UvA-VU Dynamic Analysis Seminar

The Dynamic Analysis seminar is organized jointly with the analysis group at the UvA.

The seminar (usually) takes place every other Wednesday, 16:00-17:00.

Talks are intended for an audience with a background in analysis and dynamical systems, including PhD students.

For more information, please contact the organizers: Oliver Fabert (VU), Rob van der Vorst (VU),  and Ale Jan Homburg (UvA).

A database of earlier years' seminars can be found here.

And a route description can be found here.

Upcoming talks in 2018


25 April: Konstantinos  Efstathiou (Groningen), 16:00-17:00, Room F3.20 (KdV, UvA)

Title: Monodromy and Circle Actions

Abstract: Standard Hamiltonian monodromy was introduced by Duistermaat as an obstruction to the existence of global action-angle coordinates in integrable Hamiltonian systems. It refers to the monodromy of torus bundles that typically exist in such systems. Fractional Hamiltonian monodromy, introduced by Nekhoroshev, Sadovskií, and Zhilinskií, generalizes standard monodromy by considering not only torus bundles but also more general fibrations with singular fibers. In this talk I present results concerning both standard and fractional monodromy that were recently obtained in collaboration with Nikolay Martynchuk. It turns out that, in integrable Hamiltonian systems with a Hamiltonian circle action, both standard and fractional monodromy can be solely determined through a careful study of the fixed points of the circle action and their weights. A basic ingredient of this approach is the definition of generalized parallel transport of homology cycles. These results will be demonstrated in several examples of integrable Hamiltonian systems. 


09 May: Kees Vuik (TU Delft), 16:00-17:00, Room F3.20 (KdV, UvA)

23 May: Stefanie Sonner (Nijmegen), 16:00-17:00, Room WN-623

Previous talks in 2018


28 March: Jason Frank (Utrecht), 16:00-17:00, Room WN-P640

Title:  Tangent-space splittings for data assimilation

Abstract:  Data assimilation methods are used for marrying instrumental observations of a physical system to numerical prediction models.  There are many flavors, depending on whether one takes a probabilistic/statistical, control theoretic, or dynamical systems point of view.  Furthermore there are variational methods that consider a whole time window and sequential methods that proceed step-by-step. In this talk I will consider the relationship between the observation operator and the decomposition of the model tangent space in terms of Lyapunov exponents/vectors.  The main conclusion is that the observations should constrain the unstable tangent space.  Using this point of view we construct two methods, one variational and one sequential and discuss their convergence behavior.  Along the way I will mention some other structural considerations in data assimilation.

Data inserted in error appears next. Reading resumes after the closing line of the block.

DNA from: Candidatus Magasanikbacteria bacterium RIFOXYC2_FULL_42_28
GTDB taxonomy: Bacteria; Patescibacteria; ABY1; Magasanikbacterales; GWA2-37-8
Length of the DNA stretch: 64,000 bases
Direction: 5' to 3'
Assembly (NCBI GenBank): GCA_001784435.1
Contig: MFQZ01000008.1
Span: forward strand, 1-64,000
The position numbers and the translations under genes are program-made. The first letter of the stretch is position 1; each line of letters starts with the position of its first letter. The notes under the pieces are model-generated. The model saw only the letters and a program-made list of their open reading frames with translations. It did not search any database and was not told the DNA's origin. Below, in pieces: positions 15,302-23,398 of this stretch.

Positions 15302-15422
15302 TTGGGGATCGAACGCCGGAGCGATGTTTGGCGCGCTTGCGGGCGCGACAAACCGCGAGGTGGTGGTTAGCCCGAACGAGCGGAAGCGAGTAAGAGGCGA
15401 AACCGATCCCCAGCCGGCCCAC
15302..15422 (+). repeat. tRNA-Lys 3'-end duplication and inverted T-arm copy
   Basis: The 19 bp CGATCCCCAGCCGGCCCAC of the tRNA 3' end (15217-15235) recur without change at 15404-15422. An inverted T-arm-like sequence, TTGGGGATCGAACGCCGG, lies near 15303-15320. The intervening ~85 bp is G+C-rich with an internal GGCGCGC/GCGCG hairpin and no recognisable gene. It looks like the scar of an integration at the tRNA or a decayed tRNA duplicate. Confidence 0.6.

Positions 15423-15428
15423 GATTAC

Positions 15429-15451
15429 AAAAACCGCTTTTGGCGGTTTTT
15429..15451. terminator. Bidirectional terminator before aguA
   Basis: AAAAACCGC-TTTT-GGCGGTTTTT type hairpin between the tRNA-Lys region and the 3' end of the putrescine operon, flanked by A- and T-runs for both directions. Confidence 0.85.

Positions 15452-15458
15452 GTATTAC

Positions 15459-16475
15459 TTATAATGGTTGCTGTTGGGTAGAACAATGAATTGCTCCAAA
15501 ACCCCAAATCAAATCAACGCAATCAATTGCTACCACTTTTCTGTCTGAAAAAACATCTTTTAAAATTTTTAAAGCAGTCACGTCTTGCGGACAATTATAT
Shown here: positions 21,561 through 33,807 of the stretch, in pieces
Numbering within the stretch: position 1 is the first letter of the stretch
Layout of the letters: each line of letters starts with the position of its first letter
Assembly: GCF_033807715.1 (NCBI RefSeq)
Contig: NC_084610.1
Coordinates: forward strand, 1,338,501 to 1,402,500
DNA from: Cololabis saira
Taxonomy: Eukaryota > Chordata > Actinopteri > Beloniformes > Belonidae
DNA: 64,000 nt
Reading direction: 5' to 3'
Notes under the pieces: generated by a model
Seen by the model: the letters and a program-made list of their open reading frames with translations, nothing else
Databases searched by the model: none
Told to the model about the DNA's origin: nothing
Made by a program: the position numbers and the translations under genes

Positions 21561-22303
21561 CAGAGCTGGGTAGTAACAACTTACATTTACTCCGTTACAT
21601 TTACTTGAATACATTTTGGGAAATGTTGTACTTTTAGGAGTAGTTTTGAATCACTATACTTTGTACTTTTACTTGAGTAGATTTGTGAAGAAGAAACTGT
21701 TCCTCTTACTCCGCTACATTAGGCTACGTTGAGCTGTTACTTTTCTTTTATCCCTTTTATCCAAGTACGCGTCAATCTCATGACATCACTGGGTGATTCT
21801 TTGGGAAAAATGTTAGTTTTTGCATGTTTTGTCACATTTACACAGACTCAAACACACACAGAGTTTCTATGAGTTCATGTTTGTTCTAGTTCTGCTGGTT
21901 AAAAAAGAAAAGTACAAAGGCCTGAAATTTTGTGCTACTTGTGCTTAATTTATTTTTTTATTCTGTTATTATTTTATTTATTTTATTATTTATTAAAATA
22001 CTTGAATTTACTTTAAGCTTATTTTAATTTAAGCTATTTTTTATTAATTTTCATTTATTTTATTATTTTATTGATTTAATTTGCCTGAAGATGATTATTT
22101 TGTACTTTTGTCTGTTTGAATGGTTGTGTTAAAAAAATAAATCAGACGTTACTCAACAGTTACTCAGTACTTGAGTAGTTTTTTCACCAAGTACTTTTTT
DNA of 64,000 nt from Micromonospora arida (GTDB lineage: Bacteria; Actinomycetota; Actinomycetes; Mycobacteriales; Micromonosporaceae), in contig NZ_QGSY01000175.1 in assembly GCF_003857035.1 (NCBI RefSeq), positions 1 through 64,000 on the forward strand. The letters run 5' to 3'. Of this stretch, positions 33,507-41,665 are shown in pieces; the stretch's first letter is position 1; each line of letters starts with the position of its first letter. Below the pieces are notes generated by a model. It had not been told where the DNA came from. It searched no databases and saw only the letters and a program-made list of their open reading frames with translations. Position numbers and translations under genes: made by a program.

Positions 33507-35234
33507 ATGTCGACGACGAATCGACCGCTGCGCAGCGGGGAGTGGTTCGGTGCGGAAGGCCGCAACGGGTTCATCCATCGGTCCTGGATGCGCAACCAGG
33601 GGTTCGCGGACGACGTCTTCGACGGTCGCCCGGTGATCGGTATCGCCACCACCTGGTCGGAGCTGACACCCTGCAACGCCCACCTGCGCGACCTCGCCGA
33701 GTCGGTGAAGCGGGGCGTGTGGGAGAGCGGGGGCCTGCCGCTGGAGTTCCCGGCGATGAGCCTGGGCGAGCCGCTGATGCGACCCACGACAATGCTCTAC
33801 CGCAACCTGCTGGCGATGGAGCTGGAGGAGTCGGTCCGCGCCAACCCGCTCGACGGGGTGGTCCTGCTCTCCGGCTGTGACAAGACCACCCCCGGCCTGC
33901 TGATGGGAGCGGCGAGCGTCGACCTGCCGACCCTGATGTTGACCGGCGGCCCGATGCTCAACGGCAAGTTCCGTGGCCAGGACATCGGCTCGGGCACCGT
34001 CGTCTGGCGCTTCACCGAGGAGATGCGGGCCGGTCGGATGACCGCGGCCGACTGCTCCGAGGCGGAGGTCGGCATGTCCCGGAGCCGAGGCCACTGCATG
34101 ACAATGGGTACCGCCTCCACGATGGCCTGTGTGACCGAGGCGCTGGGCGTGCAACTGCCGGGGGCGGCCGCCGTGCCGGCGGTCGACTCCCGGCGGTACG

14 March: Heinz Hanßmann (Utrecht), 16:00-17:00, Room WN-S623

Title: Bifurcations and Monodromy of the Axially Symmetric 1:1:-2 Resonance

Abstract: We consider integrable Hamiltonian systems in three degrees of freedom near an elliptic equilibrium in 1:1:-2 resonance. The integrability originates from averaging along the periodic motion of the quadratic part and an imposed rotational symmetry about the vertical axis. Introducing a detuning parameter we find a rich bifurcation diagram, containing three parabolas of Hamiltonian Hopf bifurcations that join at the origin. We describe the monodromy of the resulting ramified 3-torus bundle as variation of the detuning parameter lets the system pass through 1:1:-2 resonance.


28 February: Alef Sterk (Groningen), 16:00-17:00, Room F3.20 (KdV, UvA)

Title: Extreme value laws for dynamical systems

Abstract: Extreme value theory for chaotic, deterministic dynamical systems is a rapidly expanding area of research. Given a dynamical system and a real-valued observable defined on its state space, extreme value theory studies the limit probabilistic laws for asymptotically large values attained by the observable along orbits of the system. Under suitable mixing conditions the extreme value laws are the same as those for stochastic processes of i.i.d. random variables. In this talk I will discuss the classical results for i.i.d. processes, some recently obtained results for dynamical systems, and promising directions for future research.


14 February: Fabian Ziltener (Utrecht), 16:00-17:00, Room WN-S623

Title:Coisotropic submanifolds of symplectic manifolds and leafwise fixed points for C^0-small Hamiltonian flows

Abstract: Consider a symplectic manifold (M,\omega), a closed coisotropic submanifold N of M, and a Hamiltonian diffeomorphism \phi on M. A leafwise fixed point for \phi is a point x\in N that under \phi is mapped to its isotropic leaf. These points generalize fixed points and Lagrangian intersection points. In classical mechanics leafwise fixed points correspond to trajectories that are changed only by a time-shift, when an autonomous mechanical system is perturbed in a time-dependent way. J. Moser posed the following problem: Find conditions under which leafwise fixed points exist. A special case of this problem is V.I. Arnold's conjecture about fixed points of Hamiltonian diffeomorphisms. In my talk I will provide the following solution to Moser's problem. Namely, leafwise fixed points exist, provided that the Hamiltonian diffeomorphism is the time-1-map of a Hamiltonian flow whose restriction to N stays C^0-close to the inclusion N\to M.